We take our homes for granted. We walk through them daily, too busy or weary to take much notice. We sail right by myriad happenstance compositions or accidental still lifes. Home, after all, is where you hang your hat and make your oatmeal, and not where you look for artistic inspiration.
Hiroko Yoshimoto noticed, and noticed well. The results in her current Buenaventura Gallery show, "Slice of Life," are inviting and a little voyeuristic. We see the home from multiple perspectives, both inside and outside. Fruit, underbrush, picture windows, bugs, dog ears, artist's bric-a-brac--these are laid out for our viewing pleasure. The show amounts to a portrait of the artist as a resident.
It all began with a departure from the home. Yoshimoto of Ventura has been primarily an abstract artist whose work often has involved boldly colored, shaped canvases. Her set and costume designs were featured in last year's production of "The Magic Flute" in Ventura and will be featured in an ambitious production at the Ventura College Theatre of Menotti's "Unicorn" in November.
When it came time for her to leave her hillside home in Ventura, she had a desire to document the place before departing. Call it a rite of passage. In her artist's statement at the gallery show, Yoshimoto explains that "every corner now seems to have the elements of a potential painting . . . am I in the process of discovering 'realism' in painting as a means of self-examination?"
Small oil-on-paper images have dates for titles, emphasizing the concept of a visual diary. While some of the specific pieces are more striking than others, the show has an overall impact as a series, as an artist's specifically defined sketchbook. She falls into line with famous homebodies such as Pierre Bonnard, the Impressionist who often puttered around the house--looking in on his bathing wife or noticing the Persian rugs in the living room--and found spurs to the imagination in everyday scenes.
Sometimes Yoshimoto's dates carry special meaning. In March, she peered through rain-smeared windows and painted the neighboring terrain. March, of course, has a keen significance in this painfully arid region, in that it was the last month of rain. Her best outdoor paintings, depicting the garden, are elliptically cropped and mysterious.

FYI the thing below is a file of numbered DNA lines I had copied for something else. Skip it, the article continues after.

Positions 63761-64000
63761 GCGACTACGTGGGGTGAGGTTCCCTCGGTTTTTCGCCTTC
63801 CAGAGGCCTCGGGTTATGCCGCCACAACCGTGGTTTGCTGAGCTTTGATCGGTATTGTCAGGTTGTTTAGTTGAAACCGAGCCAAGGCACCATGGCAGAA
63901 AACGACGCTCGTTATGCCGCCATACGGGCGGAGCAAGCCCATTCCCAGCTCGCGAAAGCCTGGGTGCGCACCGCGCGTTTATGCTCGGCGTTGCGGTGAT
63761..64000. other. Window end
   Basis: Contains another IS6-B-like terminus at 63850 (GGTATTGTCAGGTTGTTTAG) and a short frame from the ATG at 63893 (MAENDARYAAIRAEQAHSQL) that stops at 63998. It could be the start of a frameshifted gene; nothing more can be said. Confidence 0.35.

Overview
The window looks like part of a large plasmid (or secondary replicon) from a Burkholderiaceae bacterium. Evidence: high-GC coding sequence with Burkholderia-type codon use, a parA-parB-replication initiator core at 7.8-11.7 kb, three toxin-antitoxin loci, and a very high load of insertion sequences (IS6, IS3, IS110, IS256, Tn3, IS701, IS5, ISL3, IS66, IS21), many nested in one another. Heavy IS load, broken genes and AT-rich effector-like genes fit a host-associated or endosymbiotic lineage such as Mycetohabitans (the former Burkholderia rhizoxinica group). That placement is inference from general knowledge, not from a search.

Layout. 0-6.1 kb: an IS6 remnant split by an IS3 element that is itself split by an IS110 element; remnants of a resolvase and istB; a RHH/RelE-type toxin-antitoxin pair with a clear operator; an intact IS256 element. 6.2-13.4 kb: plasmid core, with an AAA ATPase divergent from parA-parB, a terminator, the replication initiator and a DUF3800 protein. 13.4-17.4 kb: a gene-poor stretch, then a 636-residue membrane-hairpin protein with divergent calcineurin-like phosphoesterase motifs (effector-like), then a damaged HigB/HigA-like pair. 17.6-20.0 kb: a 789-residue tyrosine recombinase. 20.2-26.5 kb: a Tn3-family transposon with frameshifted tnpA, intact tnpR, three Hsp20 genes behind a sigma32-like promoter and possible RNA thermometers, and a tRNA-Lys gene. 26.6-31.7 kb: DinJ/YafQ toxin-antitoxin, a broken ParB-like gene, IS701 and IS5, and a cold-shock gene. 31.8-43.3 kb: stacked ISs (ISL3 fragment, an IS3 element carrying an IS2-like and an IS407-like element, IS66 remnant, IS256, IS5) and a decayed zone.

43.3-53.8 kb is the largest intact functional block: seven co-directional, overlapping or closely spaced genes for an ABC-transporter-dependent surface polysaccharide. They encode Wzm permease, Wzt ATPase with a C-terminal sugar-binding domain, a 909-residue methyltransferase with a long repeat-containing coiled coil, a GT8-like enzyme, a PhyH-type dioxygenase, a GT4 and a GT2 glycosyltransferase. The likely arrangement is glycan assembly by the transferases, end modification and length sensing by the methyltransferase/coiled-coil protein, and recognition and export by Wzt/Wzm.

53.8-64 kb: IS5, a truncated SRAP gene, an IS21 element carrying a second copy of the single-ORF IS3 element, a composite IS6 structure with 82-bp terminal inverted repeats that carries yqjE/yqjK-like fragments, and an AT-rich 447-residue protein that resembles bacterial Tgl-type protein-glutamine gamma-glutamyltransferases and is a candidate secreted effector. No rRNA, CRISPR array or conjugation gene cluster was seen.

On May 6, she painted, with an entomologist's fascination, an ultra close-up of a dead housefly on a real estate ad. Another dead fly appears in a bowl in an otherwise staid still-life composition with three lemons. (Dead insects relate back to the fool-the-eye, trompe l'oeil tradition, in which flies were sometimes included in paintings to suggest realism.)
Another still life features ripe strawberries on a table with her dog's pointy ears peering over the table-top. Often, it's what Yoshimoto excludes from view that energizes her imagery.
Tools of the art trade naturally play a role. On May 8 she noticed a shelf with paintbrushes, propped up in both a ceramic bowl and an empty Quaker Oats box, with the old Quaker's munificent grin the center of attention. We see the artist's studio, with works in progress--the ones in this show--hanging on an elongated easel next to her shoes, and a few examples of her abstract pre-house paintings.
And on April Fool's Day she noticed the dazzling view of the distant blue Pacific from her living room. Sunlight streams into the room in diagonal swipes and rakes across the easy chair. Sometimes those simple on-the-fly compositions are reason enough to stay at home, literally and figuratively. It all relates to the art of noticing.
Painter Emil Kosa Jr. has a respectable foothold in the annals of American art, as a realist playing his part in the California version of American regionalism. But many more people--those who have seen "The Grapes of Wrath," "Deadline, U.S.A." (a personal favorite of mine), "The King and I," "Cleopatra," and many other films--have seen his handiwork without knowing it.
Born in Paris, Kosa was a world traveler as a young artist and wound up working in Hollywood. He was a matte artist and later became an art director for 20th Century Fox, where he worked for about three decades until his death in 1968.
In the upstairs gallery at Oxnard's Carnegie Art Museum are several of Kosa's personal statements in paint. He painted a variety of subjects--portraits and urban scenes--but much of this show's focus is on California landscapes.
By working with backlighting and the long light of late afternoon sun, Kosa found flattering ways to depict the kind of rolling brown hills--speckled with bursts of green--that we see in Southern California topography in places such as the Santa Ynez Valley. In these paintings, Kosa wisely focused on the form, the sensuous contours of shaded foothills, rather than on the limited color palette in this semiarid landscape.